Wednesday, 7 May 2014

Common characteristics of a fantastic face to face fundraiser

I was recently asked to sit on an interview panel as an external representative.  The distance I had from the appointment afforded me the opportunity to consider what attributes make a great fundraiser.

Top of the list: TENACITY. It takes a lot of time and effort to get that meeting. Prospects and leads can be elusive but if a fundraiser keeps trying, there is every chance they will get there eventually. I’ve lost count of the number of first, or discovery, meetings that I have finally managed to secure 5 or more years after my original contact by repeatedly contacting said individual. Have they just suddenly found the time, or have they just been worn down by my perseverance? You’d have to ask them.

Fundraisers need a THICK SKIN. It is an undisputed fact that the higher the number of people that are asked for money, the more will give. My own personal motto is: ‘You don’t ask, you don’t get’. A fundraiser cannot be afraid of the word ‘no’ and cannot be someone who takes this rejection personally either. In fact, a good fundraiser, upon hearing the response to an ask, might not hear the ‘no’ at all. They might hear ‘this isn’t the right amount you are asking me for, try again’ or ‘this isn’t the right project, what else have you got’, or ‘yes’.

Next up: CONFIDENCE. I’ve heard that this can be perceived as egomania by those outside of the profession, but really it is a belief in ability. If a fundraiser has to spend all day chasing people to meet and then asking them for money, they have to believe that they are good at what they do and they will succeed eventually or they will quickly give up and never get anywhere.

A fundraiser must be LIKEABLE. Fundraisers need to be able to build relationships quickly and to maintain them. This doesn’t mean that they should be fake or be able to pretend to like people. The reality is that a fundraiser has to like people, like meeting people, like learning about people and generally enjoy socialising with people. The relationships that a fundraiser builds are very real and can continue to develop through various jobs in some cases.

It is important that a fundraiser has the ability to LISTEN. That is, really listen to what someone is telling them, analyse what the donor or prospect might mean and quickly come up with ideas/projects/solutions (delete as appropriate).

HONESTY and INTEGRITY are essential as personality traits. Though this does partly come down to being a good relationship builder, a donor has to be able to trust the person they are dealing with to ensure their donation is spent in the way they have asked and that any problems are brought to their attention and dealt with appropriately, not swept under the carpet and ignored.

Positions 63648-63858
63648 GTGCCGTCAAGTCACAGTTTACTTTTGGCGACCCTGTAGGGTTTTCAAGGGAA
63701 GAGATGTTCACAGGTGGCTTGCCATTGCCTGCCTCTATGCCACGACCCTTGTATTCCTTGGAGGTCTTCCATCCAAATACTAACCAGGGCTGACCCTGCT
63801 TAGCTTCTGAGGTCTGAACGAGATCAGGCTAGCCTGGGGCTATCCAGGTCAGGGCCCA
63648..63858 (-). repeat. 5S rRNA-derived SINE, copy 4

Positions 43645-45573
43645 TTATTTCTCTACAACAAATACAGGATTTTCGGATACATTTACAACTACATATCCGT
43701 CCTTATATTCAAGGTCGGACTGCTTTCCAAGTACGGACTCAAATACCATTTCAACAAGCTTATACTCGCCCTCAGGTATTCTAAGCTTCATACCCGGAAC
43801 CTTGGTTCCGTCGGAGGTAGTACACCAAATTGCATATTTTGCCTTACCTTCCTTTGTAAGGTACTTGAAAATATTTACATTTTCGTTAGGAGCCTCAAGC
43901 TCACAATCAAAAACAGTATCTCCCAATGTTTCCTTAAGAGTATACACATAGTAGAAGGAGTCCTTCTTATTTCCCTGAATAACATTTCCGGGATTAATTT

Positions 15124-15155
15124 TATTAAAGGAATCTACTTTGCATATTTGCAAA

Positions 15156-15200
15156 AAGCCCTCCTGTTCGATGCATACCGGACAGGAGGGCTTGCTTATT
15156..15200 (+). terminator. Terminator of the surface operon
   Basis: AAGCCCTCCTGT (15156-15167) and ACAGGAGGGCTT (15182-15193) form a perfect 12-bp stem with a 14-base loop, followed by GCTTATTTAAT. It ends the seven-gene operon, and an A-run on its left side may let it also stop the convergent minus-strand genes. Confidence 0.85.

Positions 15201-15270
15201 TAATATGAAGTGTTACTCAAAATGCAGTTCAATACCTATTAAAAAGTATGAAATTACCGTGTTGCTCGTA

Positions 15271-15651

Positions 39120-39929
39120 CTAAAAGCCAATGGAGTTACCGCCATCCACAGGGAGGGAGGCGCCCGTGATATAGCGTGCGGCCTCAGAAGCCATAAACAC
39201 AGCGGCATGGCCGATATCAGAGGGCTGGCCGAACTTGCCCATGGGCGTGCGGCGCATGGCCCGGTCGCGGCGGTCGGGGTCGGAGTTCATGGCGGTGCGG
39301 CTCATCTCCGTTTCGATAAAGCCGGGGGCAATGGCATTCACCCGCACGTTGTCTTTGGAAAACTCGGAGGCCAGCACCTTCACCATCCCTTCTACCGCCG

There are obviously other desirable qualities, like being passionate about your work, the ability to close an ask, being able to work collaboratively with anyone, and having an armoury of small talk for events, but these can be learned and come with experience.

So, how many attributes do you have?

Hannah (@hannahbrodie)


  1. All good attributes. Also have a look at the just published report on educational fundraisers, An Emerging Profession, commissioned from More Partnership and Richmond Associates by the Higher Education Funding Council for England. The accompanying toolkit has practical guidelines on how to recruit and retain effectively and suggests key competencies and professional values for fundraisers. See:

  2. Thank you Joanna, I'll take a look!

  3. Hi Hannah - great post. And let's not forget the fundraisers who aren't face to face focused, too - direct marketers and trust fundraisers, for example. Someone said on the Spring Institute Twitter hashtag the other week, "Printed materials don't raise money, people do" but they're not quite right. A plain, unbranded, C5 envelope with a proper stamp can raise you tons of money - but only if you have a seasoned direct marketer in place who knows exactly what should go inside that envelope, and who it should go to.

    We need much more focus on nurturing effective direct marketing skills in the university fundraising sector - too many institutions' programmes are nowhere near as effective as they could be.

  4. Very true Adrian, and it is a very specific skill. Not enough good direct marketeers around.